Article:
After tampering, a file still decrypts and returns incorrect plaintext, rather than giving an error
Closed, InvalidPublic


  1. Encrypt a file with < somefile gpg -c > tmp.gpg
  2. Modify the file in some way. An attacker would preserve the headers while modifying the ciphertext.
  3. Decrypt the file with < tmp.gpg gpg -d > plaintext

Expected result: GPG detects the error and fails with a decryption error.

Actual result: GPG detects the error, returns the wrong plaintext, and exits with status 2 and a warning on stderr.

It should be possible to force GPG to bypass security because bit rot might occur, but this should not happen accidentally, so it should definitely not be the default. Currently, a script or application using GPG must manually check to make sure the decryption was successful and that the plaintext, which GPG happily sends to the application, is valid at all. We all know how often such manual checks are forgotten to be implemented. It should fail with an error message instead. The only way around it should be (a) very obvious parameter(s) which cannot be abbreviated to hide the fact, such as having to pass --insecure-mode --disable-MDC-check.


luc created this task.May 28 2018, 8:55 PM
werner closed this task as Invalid.May 29 2018, 8:20 AM
werner added a subscriber: werner.

Sorry. gpg is a real software and not some memory hog. real software runs under Unix and complies with the Unix rules, where one of them is to allow the use in a pipeline. All standard Unix tools have this feature and you need to check the error code ("set -e" in the simplest case). It is not different from gzip, tar, curl, rsync, ...

luc added a comment.May 29 2018, 5:13 PM

The primary function of those other tools is not securely encrypting data. If the message is too large to keep in memory at once, then there is indeed no choice to process it as a stream, but users should be aware of this. Perhaps a flag can be used, along the lines of --stream-without-verification? The man page could explain: "GPG computes an MDC over the whole message, so it can only check at the end whether the message was tampered with. This flag can be used to stream the output, so that the entire message does not have to be kept in memory. You must check the exit status to verify that decryption was successful and that the message was not tampered with, because with this flag, the data returned by GPG may be incorrect or even malicious. If the exit status is zero, then the MDC is correct and the message was not tampered with."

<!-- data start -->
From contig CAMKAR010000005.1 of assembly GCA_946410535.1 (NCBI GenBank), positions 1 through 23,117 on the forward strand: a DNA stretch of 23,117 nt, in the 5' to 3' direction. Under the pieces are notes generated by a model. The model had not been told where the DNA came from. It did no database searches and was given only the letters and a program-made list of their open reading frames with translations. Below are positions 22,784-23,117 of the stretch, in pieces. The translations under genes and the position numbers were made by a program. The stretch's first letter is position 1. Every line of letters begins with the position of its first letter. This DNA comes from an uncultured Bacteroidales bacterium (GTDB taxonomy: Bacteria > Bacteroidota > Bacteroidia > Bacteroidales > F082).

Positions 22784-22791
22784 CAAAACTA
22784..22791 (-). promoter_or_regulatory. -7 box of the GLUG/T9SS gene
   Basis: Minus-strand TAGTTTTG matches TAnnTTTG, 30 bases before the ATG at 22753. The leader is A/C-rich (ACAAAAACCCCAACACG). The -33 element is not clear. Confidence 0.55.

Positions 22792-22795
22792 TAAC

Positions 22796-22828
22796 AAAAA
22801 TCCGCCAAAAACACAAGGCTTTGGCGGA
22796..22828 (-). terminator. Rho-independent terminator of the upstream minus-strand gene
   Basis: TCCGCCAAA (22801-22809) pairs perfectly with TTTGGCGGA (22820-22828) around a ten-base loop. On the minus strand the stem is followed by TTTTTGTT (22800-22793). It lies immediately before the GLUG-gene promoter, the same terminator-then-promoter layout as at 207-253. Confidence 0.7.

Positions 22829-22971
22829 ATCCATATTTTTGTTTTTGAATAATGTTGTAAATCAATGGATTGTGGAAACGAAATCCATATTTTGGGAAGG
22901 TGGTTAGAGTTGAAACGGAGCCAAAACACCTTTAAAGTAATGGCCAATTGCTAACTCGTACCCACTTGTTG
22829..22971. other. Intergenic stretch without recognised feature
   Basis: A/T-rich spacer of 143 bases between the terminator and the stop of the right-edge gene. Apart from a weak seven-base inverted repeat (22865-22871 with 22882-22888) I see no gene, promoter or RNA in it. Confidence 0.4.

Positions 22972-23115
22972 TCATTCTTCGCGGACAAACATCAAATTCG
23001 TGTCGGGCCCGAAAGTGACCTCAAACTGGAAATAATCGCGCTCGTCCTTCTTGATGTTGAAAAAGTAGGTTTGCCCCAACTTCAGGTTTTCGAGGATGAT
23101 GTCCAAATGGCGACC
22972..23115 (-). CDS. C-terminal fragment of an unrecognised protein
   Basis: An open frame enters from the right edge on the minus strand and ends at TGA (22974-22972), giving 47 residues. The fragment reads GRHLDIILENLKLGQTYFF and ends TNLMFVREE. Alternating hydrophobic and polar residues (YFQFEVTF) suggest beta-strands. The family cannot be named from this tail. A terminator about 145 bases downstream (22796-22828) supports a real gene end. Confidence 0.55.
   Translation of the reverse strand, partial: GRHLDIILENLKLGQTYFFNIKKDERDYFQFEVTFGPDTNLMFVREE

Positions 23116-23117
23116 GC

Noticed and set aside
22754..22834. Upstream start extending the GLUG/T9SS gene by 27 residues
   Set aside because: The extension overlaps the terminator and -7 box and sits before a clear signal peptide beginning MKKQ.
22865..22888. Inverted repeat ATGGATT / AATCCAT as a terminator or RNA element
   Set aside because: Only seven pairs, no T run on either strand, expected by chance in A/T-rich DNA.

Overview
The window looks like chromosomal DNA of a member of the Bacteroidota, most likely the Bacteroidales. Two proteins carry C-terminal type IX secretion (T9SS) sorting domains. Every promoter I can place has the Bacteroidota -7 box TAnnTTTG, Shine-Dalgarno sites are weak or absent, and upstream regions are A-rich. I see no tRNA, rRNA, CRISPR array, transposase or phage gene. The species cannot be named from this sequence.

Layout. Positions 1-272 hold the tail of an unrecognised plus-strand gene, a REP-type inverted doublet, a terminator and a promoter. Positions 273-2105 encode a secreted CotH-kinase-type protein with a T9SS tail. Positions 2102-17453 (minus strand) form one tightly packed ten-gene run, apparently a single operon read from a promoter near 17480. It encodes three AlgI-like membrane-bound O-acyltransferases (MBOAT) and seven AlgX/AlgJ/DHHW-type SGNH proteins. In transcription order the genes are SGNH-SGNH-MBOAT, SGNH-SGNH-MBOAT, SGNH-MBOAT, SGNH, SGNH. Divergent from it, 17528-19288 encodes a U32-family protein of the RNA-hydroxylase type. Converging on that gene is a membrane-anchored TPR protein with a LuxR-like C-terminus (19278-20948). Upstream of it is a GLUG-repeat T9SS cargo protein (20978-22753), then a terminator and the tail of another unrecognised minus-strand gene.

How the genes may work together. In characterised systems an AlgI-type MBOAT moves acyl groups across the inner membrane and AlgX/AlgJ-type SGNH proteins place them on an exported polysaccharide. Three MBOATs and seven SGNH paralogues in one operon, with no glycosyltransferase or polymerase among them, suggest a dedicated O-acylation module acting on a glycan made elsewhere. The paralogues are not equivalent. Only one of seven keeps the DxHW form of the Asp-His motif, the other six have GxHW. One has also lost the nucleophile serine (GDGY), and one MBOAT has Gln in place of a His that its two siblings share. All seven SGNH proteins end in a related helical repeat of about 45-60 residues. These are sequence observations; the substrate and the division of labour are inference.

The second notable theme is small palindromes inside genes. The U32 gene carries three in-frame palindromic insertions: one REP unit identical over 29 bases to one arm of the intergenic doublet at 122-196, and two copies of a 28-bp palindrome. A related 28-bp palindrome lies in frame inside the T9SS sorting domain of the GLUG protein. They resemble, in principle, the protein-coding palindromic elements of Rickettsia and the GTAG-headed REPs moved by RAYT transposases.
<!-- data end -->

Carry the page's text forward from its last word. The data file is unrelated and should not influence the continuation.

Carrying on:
The trouble with that solution is that we'd have to check how much physical RAM is available and cannot tell in advance in case of a stream (so we'd have to kill it mid-stream), so it's indeed not trivial to do. If you don't think that this is the correct behaviour for an encryption tool, then GPG's behaviour should at least be documented in the man page. Otherwise, even those who read the documentation won't know how to use it correctly.

Currently, exit statuses are not documented anywhere that I can find. A quick search shows that people are looking in the source code to find what an exit status means, and that's for those who even know such a thing as exit statuses exists (shells typically don't show them unless explicitly configured that way, so you don't normally encounter it).

The set of information returned by gpg is too large to be mapped on an exit code. Thus we have status codes and the gpgv tool.

There won't by any arbitrary buffering just for a voiding to check the relevant information. It does not really help and may indeed be contra-productive. What I already proposed is to invalidate the data output buffer in gpgme as an additional failstop mechanism. This will work only file file and memory buffers but that should be okay for your use case. If you are not using gpgme you need to implement it yourself.